The start-up circuit hasn’t yet played a game, but Expedition League (Summer Collegiate) founder Scott Wagner is already targeting Butte, Bozeman and Helena in Montana for expansion in 2019, along with Sheridan in Wyoming, Rapid City in South Dakota and Brandon in Manitoba. The league plans to begin play this season in eight cities located in North Dakota, South Dakota, Nebraska and Wyoming. Read more here.
It’s a herculean task just to get a single franchise off the ground successfully, and any team owner needs to pony up at least $100,000 and bring in operational expertise to do it right, so we will be watching very closely who takes the reins to own and operate these franchises. We have a lot of questions, and we have reached out to Mr. Wagner to ask them.
We don’t claim to be a gatekeeper or caretaker for the region, but we are a knowledgeable watchdog with a certain paternal fondness for the upper Mountain West because of our strong historical and familial connections to it.
Now, in the name of full disclosure, we’ve talked with a few industry professionals and markets about leading an effort to bring a summer collegiate league to the region, because we know the markets and untapped footprint well, and nobody else has stepped up to the plate to try and fill the void until now. Let’s be clear — this isn’t about competition for markets, but what is best for the region? Indeed, if Mr. Wagner is launching the Expedition League and its franchises in the right way, that’s good news for baseball and the markets. But, if not, and failures happen like the many fly-by-night independent leagues over the years, that’s a different story.
We worry that the Expedition League is spreading itself too thin, too early, and could develop into a far-flung, unstable circuit without the proper foundation built through methodical, patient growth. The powerhouse Northwoods League, for example, started out with five teams in a very tight footprint with all franchises less than four hours away from each other. It took years and growing pains to be where they are today – 25 years later. The Expedition League’s apparent Manifest Destiny seeks to do what the Northwoods League has done in a mere two-year time frame.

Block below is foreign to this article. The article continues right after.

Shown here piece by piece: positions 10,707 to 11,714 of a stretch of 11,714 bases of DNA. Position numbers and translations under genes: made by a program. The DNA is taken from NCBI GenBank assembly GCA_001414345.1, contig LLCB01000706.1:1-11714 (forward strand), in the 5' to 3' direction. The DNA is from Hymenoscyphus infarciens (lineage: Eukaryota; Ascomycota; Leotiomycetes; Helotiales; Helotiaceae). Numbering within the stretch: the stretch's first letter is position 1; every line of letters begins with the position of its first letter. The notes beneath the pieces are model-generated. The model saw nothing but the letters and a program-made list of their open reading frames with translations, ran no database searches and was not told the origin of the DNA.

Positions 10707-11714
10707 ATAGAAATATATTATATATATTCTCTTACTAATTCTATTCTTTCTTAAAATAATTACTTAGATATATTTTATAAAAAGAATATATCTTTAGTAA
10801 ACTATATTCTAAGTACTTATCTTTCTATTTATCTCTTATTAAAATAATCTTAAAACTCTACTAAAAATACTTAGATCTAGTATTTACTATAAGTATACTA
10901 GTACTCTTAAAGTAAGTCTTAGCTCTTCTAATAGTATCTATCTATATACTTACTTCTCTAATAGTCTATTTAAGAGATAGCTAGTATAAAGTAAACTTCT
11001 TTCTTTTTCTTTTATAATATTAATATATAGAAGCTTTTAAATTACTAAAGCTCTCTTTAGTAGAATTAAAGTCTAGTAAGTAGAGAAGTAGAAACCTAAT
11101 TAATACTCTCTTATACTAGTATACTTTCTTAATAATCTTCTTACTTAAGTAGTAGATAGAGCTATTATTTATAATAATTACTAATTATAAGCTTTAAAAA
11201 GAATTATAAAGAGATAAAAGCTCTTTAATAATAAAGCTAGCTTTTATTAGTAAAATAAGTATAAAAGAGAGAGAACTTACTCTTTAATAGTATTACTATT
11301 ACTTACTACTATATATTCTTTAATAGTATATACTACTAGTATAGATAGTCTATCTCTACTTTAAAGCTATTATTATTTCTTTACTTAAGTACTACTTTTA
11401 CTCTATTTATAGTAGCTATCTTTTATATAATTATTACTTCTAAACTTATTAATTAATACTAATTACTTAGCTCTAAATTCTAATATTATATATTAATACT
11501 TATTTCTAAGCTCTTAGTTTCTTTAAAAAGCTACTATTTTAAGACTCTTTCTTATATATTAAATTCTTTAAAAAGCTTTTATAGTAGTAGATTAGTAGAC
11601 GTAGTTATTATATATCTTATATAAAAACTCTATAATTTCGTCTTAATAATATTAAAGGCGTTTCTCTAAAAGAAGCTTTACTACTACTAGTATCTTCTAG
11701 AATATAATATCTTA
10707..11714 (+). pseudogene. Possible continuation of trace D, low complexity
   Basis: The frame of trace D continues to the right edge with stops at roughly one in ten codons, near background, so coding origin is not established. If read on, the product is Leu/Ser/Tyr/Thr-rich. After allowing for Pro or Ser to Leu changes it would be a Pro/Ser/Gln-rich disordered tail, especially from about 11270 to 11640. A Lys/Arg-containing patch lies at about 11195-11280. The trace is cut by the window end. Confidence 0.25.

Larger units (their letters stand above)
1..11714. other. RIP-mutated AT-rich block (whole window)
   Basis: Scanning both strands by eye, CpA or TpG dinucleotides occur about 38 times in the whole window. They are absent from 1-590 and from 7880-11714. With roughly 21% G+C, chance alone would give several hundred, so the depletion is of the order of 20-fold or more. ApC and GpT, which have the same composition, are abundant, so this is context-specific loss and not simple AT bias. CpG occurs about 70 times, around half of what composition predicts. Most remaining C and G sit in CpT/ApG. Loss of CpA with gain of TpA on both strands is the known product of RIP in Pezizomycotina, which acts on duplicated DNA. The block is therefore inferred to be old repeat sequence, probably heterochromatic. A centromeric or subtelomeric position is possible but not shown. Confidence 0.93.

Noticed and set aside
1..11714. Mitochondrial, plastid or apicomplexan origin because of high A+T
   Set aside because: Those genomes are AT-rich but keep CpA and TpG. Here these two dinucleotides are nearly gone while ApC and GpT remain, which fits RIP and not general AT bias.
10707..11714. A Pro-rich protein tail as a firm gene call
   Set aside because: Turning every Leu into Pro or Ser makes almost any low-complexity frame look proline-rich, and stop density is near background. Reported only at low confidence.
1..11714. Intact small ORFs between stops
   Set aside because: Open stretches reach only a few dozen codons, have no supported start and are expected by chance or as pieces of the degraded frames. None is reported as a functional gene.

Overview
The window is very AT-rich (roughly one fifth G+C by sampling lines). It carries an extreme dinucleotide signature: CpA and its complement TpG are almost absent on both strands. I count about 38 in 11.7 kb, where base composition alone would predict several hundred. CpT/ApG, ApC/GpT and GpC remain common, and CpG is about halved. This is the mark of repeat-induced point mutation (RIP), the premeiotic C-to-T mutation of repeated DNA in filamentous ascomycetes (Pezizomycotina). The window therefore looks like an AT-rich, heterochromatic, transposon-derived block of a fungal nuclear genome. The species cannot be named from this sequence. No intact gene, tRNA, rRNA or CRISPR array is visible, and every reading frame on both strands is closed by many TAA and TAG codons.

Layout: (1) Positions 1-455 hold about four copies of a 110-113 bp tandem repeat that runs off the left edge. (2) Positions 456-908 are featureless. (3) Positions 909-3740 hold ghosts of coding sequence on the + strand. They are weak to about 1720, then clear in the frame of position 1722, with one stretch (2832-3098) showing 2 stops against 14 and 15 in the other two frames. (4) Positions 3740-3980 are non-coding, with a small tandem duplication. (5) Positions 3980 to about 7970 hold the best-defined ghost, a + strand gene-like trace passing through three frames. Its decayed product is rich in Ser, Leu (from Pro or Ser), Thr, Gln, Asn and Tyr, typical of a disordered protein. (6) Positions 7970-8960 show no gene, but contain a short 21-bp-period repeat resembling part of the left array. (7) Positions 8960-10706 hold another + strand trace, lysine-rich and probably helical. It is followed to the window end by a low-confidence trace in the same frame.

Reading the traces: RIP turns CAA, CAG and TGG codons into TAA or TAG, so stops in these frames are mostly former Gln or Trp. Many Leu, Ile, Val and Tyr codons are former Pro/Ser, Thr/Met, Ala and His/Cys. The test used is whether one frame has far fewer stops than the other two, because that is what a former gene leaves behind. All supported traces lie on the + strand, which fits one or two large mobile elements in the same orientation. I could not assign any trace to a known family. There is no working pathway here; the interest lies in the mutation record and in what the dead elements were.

In the past, many failed independent leagues handed out franchises like candy to see which ones would stick. Failures were an acceptable reality, they would believe, as long as there were a sufficient number of survivors to keep the league operating. We’ve always detested that strategy. Team failures burn fans, sponsors and vendors. They can pollute once-promising markets for years to come. And these worst-case results can splash up on those community leaders who made the decision to bring a team to town in the first place.
We don’t know what the future holds for the Expedition League. We wish them the best. But we would encourage those making decisions about allowing any circuit to use their ballparks to exercise caution and patience as they do their due diligence. The slick logos/branding on the surface are nice and provide a professional feel, but what’s under the hood? We don’t know. We’ll have a better idea once the league begins to play its first season. Stay tuned.